Setting off for a new destination is always exciting. So when an opportunity arose to help deliver a yacht from Ft. Lauderdale to Manitowoc, Wisc., last summer, I jumped on it. And when you are asked by a peer you respect, who also happens to be fluent in French, well, all the better.
There are several ways to reach the Great Lakes. This time was through the St. Lawrence Seaway, and there is definitely some French spoken there.
It is a big trip. There are advantages, such as being close to land in case of weather. And there are disadvantages, such as, well, really none in my book, except that it is about 3400nm. But this is what we do, isn’t it? We take these vessels to beautiful places. Getting there is one of the best parts, at least for captains and crew.
And this trip is filled with everything you can imagine, and some you can’t. Picture FLL to Newport, but on steroids. The scenery is more intense; the water is deeper, clearer and bluer, the cruising is more majestic; the stops are more picturesque. There’s texture here, beautiful, rich texture.
None of us had ever done the trip before, not the captain, myself, another relief captain or the regular crew of mate, stew and chef. And to add a little fun to it, the owner joined us part of the way.
The run to Newport is familiar to many of us so I’ll begin from there. Once departing Newport, it was through the Vineyard to Port Hawkesbury, Nova Scotia, where we had a fuel truck meet us. We found out that we were the talk of the coffee house, so we waved to the parade of cars coming by to see the big “ship”.
As you round Prince Edward Island and cruise into the Gulf of St. Lawrence, you a suddenly struck by the surroundings. The landscape is tremendous. The water is stunningly clear and clean, filled with dolphin and several types of whales. We were fortunate to see a little bit of everything that kept our minds racing and our vision sharp.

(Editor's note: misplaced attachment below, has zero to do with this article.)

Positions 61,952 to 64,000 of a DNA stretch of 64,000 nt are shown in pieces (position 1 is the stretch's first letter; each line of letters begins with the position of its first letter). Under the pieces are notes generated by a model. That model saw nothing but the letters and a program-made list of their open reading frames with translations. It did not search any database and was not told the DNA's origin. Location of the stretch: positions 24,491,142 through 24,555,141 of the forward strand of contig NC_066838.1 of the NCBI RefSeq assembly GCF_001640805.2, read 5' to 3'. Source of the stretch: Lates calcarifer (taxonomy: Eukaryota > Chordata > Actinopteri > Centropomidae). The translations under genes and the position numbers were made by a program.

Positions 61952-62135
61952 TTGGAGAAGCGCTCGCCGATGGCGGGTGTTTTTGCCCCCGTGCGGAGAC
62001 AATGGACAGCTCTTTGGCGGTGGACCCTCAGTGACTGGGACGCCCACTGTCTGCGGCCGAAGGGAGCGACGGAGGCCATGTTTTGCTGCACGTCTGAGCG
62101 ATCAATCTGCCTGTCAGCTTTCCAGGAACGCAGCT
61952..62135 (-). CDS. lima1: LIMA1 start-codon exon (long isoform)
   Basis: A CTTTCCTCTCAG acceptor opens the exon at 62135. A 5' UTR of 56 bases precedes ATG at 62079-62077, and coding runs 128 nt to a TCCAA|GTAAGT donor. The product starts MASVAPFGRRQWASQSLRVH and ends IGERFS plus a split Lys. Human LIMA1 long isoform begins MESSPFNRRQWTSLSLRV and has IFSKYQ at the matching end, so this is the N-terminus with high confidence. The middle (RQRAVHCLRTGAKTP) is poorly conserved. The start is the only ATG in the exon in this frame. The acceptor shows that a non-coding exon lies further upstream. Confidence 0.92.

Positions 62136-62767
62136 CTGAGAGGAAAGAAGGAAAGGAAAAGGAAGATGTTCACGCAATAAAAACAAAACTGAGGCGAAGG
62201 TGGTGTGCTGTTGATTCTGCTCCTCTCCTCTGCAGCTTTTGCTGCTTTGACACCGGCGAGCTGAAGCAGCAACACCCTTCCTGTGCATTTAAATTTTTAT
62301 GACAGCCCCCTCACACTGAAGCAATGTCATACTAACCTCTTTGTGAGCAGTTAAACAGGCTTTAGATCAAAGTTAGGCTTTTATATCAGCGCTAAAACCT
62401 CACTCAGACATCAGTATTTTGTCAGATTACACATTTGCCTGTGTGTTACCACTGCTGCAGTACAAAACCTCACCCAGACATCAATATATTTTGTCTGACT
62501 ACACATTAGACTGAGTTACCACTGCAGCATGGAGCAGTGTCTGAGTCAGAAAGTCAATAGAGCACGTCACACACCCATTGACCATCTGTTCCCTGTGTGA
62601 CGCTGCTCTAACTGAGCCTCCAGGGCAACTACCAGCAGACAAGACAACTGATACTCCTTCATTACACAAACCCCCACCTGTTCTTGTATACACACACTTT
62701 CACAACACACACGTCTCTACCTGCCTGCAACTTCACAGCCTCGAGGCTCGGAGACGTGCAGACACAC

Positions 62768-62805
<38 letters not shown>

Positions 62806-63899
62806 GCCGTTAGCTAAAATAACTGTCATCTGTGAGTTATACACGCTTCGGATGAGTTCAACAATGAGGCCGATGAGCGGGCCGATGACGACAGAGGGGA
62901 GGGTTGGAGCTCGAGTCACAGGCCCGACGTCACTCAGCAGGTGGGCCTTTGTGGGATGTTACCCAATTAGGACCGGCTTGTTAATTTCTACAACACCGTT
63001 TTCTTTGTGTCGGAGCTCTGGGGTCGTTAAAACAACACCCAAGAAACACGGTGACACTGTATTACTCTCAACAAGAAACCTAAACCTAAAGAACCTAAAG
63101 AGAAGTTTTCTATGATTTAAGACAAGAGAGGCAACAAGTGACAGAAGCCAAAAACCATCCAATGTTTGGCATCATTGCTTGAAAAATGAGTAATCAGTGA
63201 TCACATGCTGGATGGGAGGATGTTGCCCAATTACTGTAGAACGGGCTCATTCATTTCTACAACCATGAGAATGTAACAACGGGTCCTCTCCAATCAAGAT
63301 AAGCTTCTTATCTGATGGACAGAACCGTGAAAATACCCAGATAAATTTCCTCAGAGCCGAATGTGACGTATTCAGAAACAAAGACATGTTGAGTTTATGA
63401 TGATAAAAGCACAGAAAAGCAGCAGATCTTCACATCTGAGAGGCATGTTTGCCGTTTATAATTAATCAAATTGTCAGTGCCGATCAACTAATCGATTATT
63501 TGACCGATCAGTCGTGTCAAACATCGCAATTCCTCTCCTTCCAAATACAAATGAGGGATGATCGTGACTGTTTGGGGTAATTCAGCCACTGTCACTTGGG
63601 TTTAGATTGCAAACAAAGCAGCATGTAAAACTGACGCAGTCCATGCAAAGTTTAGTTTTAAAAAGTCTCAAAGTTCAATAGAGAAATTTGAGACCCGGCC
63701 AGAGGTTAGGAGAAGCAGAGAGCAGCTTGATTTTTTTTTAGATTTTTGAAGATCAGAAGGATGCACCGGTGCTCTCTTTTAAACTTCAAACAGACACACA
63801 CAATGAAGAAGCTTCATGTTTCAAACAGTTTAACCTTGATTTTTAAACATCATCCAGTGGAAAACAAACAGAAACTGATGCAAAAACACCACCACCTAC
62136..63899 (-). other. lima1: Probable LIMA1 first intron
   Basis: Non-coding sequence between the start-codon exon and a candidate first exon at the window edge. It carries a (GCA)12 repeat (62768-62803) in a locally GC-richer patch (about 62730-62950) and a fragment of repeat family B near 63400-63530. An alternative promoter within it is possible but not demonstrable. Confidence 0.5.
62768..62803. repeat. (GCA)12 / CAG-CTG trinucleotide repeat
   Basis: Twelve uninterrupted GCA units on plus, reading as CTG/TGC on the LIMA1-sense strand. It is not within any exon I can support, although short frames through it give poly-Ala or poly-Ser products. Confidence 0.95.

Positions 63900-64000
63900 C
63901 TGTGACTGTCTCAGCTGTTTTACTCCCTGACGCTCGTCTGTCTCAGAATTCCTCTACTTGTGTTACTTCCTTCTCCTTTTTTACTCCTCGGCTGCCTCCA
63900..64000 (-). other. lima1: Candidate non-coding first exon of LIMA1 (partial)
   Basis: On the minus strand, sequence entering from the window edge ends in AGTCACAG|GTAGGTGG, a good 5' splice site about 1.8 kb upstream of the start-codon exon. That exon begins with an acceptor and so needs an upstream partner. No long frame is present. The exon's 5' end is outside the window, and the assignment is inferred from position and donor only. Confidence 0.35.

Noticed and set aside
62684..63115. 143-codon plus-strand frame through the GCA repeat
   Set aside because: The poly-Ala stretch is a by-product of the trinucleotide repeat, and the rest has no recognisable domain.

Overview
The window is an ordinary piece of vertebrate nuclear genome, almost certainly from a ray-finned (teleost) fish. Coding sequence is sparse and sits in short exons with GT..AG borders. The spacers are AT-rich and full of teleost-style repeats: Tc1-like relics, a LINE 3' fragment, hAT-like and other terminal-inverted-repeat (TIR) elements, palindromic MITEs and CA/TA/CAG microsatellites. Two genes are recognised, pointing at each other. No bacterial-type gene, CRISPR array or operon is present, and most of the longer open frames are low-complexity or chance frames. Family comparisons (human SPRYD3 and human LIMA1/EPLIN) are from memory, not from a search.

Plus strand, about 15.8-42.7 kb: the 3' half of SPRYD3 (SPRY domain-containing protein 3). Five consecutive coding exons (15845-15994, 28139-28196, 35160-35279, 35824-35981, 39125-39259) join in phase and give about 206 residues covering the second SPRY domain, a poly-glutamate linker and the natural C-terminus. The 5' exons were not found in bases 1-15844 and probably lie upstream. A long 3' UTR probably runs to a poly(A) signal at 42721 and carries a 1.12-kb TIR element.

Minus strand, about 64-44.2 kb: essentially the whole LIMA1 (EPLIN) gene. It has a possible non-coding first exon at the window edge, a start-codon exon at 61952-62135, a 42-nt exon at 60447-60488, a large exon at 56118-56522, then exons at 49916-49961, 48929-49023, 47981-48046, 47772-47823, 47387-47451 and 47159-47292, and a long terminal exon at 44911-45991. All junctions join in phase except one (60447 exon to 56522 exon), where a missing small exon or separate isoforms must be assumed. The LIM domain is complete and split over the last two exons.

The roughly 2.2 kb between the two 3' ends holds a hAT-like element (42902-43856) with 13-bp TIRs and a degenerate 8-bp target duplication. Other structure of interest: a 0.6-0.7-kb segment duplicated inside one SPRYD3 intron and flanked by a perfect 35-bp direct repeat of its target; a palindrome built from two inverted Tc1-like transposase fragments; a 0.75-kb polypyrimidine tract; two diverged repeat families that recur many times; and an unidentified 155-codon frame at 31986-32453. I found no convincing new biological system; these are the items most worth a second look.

Why don’t more yachts cruise these waters? They offers some of the most gorgeous scenery on this side of the Atlantic. There is so much to see and the Seaway has beautiful, fun and exciting destinations. I look forward to convincing some lucky owner about chartering in these waters. They are untapped beauty in so many ways.
In the Seaway, there are a few rules of which to be mindful. There is absolutely no black water dumping allowed. There are regular call in checkpoints along the Seaway where you report over set VHF channels as you transit. The Canadians take this seriously as even the smallest of maritime accidents can be catastrophic to their shipping trade. Yachts are required to keep their AIS on.
Everything is written in French, so some knowledge of the language is critical. There are tolls for each of the locks, which can be purchased online in advance. Print out each receipt to give to the lock tenders. And you are required to have a pilot for the Welland Canal, and to wear life jackets, though they can be the smaller inflatable, working ones. Check your particular vessel size/tonnage for other pilot requirements.
There are a number of publications helpful in making this trip. We used The Seaway Pleasure Craft Guide, The St Lawrence Seaway Guide, The Seaway Handbook, and the Welland Canal Guide, among others. When you are entering the lakes, you are upbound; downbound is leaving the lakes. The terms don’t refer to north or south. We wrote it on the chart with arrows.
When you arrive into Quebec — especially if you arrive at night, as we did — it is absolutely magical. It’s an old European-style city, its sparkling lights all around, its stone buildings cutting into the sky. If someone just dropped you there, it might take awhile to figure out you were on this side of the Atlantic.
Getting into the city takes some effort, as there is a lock system to get into the marina. They were small locks, not like what’s to come.
From Quebec you cruise by Montreal, which is more metropolitan than Quebec, more governmental, and, in my opinion, less charming. But this is where the interesting part begins: the locks, with Nos. 5, 6 and 7 — the Snell, Eisenhower and Iroquois locks — the most memorable.